When I got up this morning, I had hoped to talk to Paul some more. Yesterday, while talking about Florida, he mentioned that when he was a Naval Cadet, he attended flight school in Fort Lauderdale then went off to war (meaning WW II). I bet there were some interesting stories there.
As we left the Depot Campground this morning, we drove around Prairie City. That doesn't take very long but we did come across this nice mural.
There is a USFS office in town. The women was very helpful in providing camping information about the Malheur NF. We continued west to John Day. There is very comprehensive Public Lands Information Center in town. Once again, the women on duty was very knowledgeable and helpful. She said disbursed camping is allowed throughout the forest and made some suggestions.
While in John Day, I visited the Kam Wah Chung & Company State Heritage Site. During the gold mining days, Chinese labor was extensively used. The Chinese were customarily paid half of the American wage for the same job performed. That reminded me of a job I had when I was about 16. I worked as a common laborer for a construction company that was building a sugar mill in Belle Glade, FL. Actually, a sugar mill in Puerto Rico had been disassembled, shipped to Belle Glade, and was being put back together. At any rate, I was paid $1.00/hour because I was a white boy. Those that were not, earned $0.75/hour. The boss would sent me into town with his pickup to get stuff from the lumber yard. My friend, Eddie, a black kid about my age, would go along but was not allowed to sit in the cab because he would make it smell; he had to ride in the truck bed. When we got to the lumber yard, Eddie could not come inside. I would go in, place the order then buy us both an RC Cola then take his out to him. The first time we went to town was to pick up a load of nails. I was helping load the nails into the truck. A lumber yard employee told me to stop that. Truck loading was a n@%^)^# job, not a white boys. That's why Eddie came to town with me; someone had to do the work. That was my first, but surely not my last, personal introduction to the depth of racial hatred in America. I'm over 50 years older now and it seems ,that in some quarters, things haven't changed all that much. The laws have changed, for sure, but not the attitude.
|I'll bring this poster current. Whenever the word Chinese appears, delete and add Mexican. Whenever the word Democratic appears, delete and add Republican.|
Back to the topic. Kam Wha Chung, the name of the building, translates as Golden Flower of Prosperity. It's “golden flower” era began when young immigrants Ing “Doc” Hay and Lung On bought the building in 1888. Then it became a successful place of business (a general store) , a herbal medicine office, a haven from persecution, a temple and their home.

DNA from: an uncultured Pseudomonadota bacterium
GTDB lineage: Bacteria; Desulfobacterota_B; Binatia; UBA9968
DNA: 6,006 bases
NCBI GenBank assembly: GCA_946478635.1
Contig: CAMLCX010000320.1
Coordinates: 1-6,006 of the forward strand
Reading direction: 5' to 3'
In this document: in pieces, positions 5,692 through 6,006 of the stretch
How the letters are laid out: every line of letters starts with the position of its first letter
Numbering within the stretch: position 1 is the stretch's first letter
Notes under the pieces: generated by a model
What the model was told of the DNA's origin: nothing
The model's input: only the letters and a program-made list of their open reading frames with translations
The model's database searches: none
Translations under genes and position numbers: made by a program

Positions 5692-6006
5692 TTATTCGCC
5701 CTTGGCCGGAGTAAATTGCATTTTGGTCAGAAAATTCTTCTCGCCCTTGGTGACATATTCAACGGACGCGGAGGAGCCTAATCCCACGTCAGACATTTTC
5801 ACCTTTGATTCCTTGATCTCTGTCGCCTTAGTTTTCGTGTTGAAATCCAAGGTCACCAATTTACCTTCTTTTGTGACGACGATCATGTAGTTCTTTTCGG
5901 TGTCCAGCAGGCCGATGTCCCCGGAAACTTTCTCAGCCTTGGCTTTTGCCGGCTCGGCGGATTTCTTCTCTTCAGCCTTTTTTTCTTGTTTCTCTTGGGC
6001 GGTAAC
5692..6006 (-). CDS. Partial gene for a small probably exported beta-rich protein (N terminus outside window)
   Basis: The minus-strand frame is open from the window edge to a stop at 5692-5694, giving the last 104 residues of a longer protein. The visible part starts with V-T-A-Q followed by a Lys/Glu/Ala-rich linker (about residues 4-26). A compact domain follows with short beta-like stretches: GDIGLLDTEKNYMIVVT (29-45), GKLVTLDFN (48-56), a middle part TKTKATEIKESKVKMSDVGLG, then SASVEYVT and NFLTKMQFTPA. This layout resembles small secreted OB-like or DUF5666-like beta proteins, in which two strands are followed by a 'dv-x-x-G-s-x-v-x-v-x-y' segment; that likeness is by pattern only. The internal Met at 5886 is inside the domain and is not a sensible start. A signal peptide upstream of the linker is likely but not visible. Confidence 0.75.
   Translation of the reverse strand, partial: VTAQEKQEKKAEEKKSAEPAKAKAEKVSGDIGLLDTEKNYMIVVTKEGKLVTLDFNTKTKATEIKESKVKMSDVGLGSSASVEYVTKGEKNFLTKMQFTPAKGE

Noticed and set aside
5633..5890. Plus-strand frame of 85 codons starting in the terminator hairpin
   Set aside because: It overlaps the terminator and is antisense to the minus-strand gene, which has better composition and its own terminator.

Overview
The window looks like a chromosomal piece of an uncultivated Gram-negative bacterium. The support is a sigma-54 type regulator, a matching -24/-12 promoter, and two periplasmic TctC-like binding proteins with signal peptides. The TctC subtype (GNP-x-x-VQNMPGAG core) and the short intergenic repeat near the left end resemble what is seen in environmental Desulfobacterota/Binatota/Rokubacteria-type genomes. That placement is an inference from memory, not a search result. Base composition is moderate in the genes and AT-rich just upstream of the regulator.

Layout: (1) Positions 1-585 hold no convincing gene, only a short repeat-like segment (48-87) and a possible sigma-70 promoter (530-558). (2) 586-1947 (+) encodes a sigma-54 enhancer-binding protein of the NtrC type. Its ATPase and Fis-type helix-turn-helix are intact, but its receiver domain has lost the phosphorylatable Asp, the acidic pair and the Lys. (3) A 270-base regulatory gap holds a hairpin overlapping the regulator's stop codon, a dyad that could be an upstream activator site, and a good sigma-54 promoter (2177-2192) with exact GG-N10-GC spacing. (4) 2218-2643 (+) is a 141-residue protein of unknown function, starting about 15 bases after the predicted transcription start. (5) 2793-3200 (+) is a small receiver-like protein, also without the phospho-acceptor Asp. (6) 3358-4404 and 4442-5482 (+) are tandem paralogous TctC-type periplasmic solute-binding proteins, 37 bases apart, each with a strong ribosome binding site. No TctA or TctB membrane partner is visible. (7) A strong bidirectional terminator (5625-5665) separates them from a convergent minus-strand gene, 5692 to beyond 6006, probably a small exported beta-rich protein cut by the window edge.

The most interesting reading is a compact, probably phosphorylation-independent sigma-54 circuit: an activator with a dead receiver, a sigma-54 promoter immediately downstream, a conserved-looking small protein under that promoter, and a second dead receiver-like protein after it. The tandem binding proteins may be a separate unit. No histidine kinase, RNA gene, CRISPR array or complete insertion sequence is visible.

As we left John Day, we came across one of the free Oregon DOT weigh stations. Since there was no one else using it, I took the time to get the weight of each of the corners of the camper. Now I have some current information to use in reviewing tire pressure and shifting some weight from here to there. Hmmm. We've put on a little weight since the last time we got weighed. Too many apple fritters??
Today was exploring day. We took County Road 42/South Fork Road, which runs south off US 26 in Dayville, OR. It's a decent graded dirt road that runs through the Phillip W. Schneider Wilderness Area. I chose it because the road mostly follows the path of the South Fork of the John Day River. We came across today’s campsite right on the bank of the river.
There is an irrigated crop of alfalfa growing nearby, as well as a dry grain crop. About 7:00pm a guy on an ATV stopped by. His family has a ranch nearby. He tends the crop for the State Fish & Game Dept. He explained that a dry grain crop is a term for any type grain grown without irrigation. The crops are planted to attract migrating birds and for the resident wild sheep and elk. He said to watch the hills nearby for the sheep. The elk are much more elusive. He went on to explain, that this early in the year, there was still water in the mountains in the form of streams and ponds. When these water supplies give out, the animals will come down to the river to drink. Until then, sightings down here will be scarce.
|Just caught a brief glimpse of this creature before it vanished into the woods.|
I asked about other nearby camping options and he said that, by far, this was the best. The other disbursed areas along the river have very high banks which limits access. Gopher likes the easy river access here. She's been wet twice so far.
The camping areas on the Snake River near Huntington and the one two days ago on the marsh, were amazing. I think this one's even better but Carol enjoyed the marsh site more. Our view from the dinette window is the river then hills. When the windows are opened, we can hear the flow of the river.
A few minutes ago, we looked out the window watched a beaver swimming upstream.
Friday, May 18:
On May 18, 1980 Mount St. Helen erupted. 57 people were killed and millions of tons of ash blanketed the Pacific Northwest.
I was up at sunrise, about 5:30am, looking for critters. Should have stayed in bed.
The weather is just perfect. It was 41* when I got up but warmed up to 66* by noon time.
The crop tending guy stopped by about 8am. He saw two antelope on the way here.
Identified a new bird today. A Spotted Sandpiper.
For the last two days, it's been just the three of us. On the odd occasion, a pickup truck would drive past on the road, but that was about it.
In the morning, we're off to visit with our friend Jim.